What is it? Set 452

I need some help with the second and third items this week:
http://55tools.blogspot.com /
Rob
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2623 Foam nozzle attachment for fire-fighting?
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Correct, that's what the guy selling it said it was.
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"Rob H." wrote in message

2623 looks like it fits onto a fire service hose and looks like it might be a mister
the others dunno atm
Robin
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Rob H. wrote:

2623 - Foam expansion nozzle. Used to create large amounts of foam for firefighting. Works just like the little bubble wands sold as toys. Foam concentrate in the water stream picks up large amounts of air and hits the screen at the end creating lot's of bubbles. Newer versions are much easier to handle and use.
2624 -
2625 - Part of a coal fired furnace/boiler. Uses a small amount of gas (propane/natural gas) to ignite the coal in the unit. Works like a normal gas burner in a grill/stove.
2626 - Hose clamping pliers. Used on small rubber lines.
2627 - Looks sort of like an old polished metal mirror, but the proportion of the base are strange.
2628 -
--
Steve W.

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Yes, I think it's part of an old furnace or stove but others have said it's from a car, haven't been able to prove either one yet.

Correct
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"Rob H." wrote in message
I need some help with the second and third items this week:
http://55tools.blogspot.com /
Rob
2626 that is a clamp for stopping flow on rubber hoses. I have one. Used it a lot when doing appliance repair. WW
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2627 looks like it might be a reflector for a candle. The candle would go inside the tubes. It looks like the middle tube can slide into the lower one to adjust the height as the candle burns.
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Correct, you can see a candle and wick at the bottom of the reflector.
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    Posting from rec.crafts.metalworking as always.
2623)    Never seen one of these before, but the combination of the color     and the shutoff valve lever at the top as shown suggests that     this is a piece of fire-fighting apparatus.
    And overall, it looks to me as though it is intended to dispense     foam, or at least a fine mist, instead of the usual stream of     water. Perhaps part of an airport's crash handling equipment.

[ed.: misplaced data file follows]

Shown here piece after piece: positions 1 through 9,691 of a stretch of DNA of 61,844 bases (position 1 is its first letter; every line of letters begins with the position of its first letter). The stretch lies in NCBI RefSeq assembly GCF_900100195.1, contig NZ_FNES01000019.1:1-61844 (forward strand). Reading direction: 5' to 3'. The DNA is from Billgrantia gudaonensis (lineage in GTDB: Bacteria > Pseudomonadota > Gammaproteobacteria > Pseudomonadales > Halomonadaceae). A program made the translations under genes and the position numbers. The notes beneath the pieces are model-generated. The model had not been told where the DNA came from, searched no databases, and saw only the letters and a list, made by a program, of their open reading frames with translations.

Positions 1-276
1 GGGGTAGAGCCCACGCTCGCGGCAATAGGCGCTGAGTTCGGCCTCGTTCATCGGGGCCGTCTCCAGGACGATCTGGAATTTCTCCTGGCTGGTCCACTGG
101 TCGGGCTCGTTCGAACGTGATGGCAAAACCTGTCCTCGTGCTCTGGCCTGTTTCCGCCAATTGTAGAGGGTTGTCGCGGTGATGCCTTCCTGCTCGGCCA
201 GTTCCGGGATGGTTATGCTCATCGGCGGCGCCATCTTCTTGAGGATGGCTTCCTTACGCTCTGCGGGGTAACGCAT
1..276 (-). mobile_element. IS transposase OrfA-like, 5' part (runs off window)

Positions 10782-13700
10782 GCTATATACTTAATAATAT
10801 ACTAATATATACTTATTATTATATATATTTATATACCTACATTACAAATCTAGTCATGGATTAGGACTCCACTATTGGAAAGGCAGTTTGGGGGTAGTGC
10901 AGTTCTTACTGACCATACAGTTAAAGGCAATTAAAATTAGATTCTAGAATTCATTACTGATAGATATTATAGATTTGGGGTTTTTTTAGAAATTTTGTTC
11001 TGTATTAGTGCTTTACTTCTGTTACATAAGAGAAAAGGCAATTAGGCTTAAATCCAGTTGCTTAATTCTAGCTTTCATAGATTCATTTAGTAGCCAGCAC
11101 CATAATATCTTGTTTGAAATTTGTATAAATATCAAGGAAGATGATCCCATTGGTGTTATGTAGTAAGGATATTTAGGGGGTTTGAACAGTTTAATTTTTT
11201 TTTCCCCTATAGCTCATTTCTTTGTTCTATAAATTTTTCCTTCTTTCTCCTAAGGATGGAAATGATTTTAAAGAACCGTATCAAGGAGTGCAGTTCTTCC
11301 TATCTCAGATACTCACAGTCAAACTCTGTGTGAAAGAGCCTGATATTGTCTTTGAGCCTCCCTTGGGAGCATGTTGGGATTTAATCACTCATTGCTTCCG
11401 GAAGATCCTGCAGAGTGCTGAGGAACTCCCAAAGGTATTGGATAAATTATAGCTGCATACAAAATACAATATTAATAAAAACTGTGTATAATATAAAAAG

2624)    Looks like a part of a ratchet which can be removed from the     side.
2625)    A burner for use with coal gas, perhaps.
2626)    A pinch-off tool for things like rubber or soft plastic hoses.     Perhaps fuel lines. It locks at any given level of squeeze.
    Mechanically, it could be used for pinching off veins and     arteries during surgery, but the materials are not right for     something which needs to be sterilized frequently.
2627)    A candle powered spotlight. The reflector needs to be polished     for better efficiency. I think that the candle (or is it an oil     lamp?) is spring-loaded to keep the flame at the focus point of     the reflector.
2628)    Something intended for winding up and dispensing string, yarn,     rope, or wire. The crescent moons should be rotated to the     vertical position as shown in the later photos, and the wire or     whatever is wound around the four crescents. The adjustable     radius allows for more length per turn, and also allows for     handling stiffer things which would not like to be bent to the     smaller radius which you would get with the arms set at their     innermost points.
    I suspect that for most uses, the pivot point would need to be     mounted firmly on a tripod or on the top of a workbench.
    Now to post this and see what others have said.
    Enjoy,         DoN.
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Concerning the two unidentified items this week, I think we are close on the preheater, the other item could be a part from some type of machine, if so it would be difficult to to find its exact purpose.
The answers for the rest of this set can be seen here:
http://55tools.blogspot.com/2012/08/set-452.html#answers
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On 8/3/2012 4:09 PM, Rob H. wrote:

2624 Looks a little like a lock on a large scales. You flop the lock down so the weigh bar don't bang up and down when someone drives on the scale.
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I was thinking it had something to do with weighing, but the direction of the handle is wrong for releasing under load. For example a trip release on a primitive bag filling machine... A simple safety lock as you suggest would not have this problem, however I guessing it slid into place rather than pivoting.
--
William

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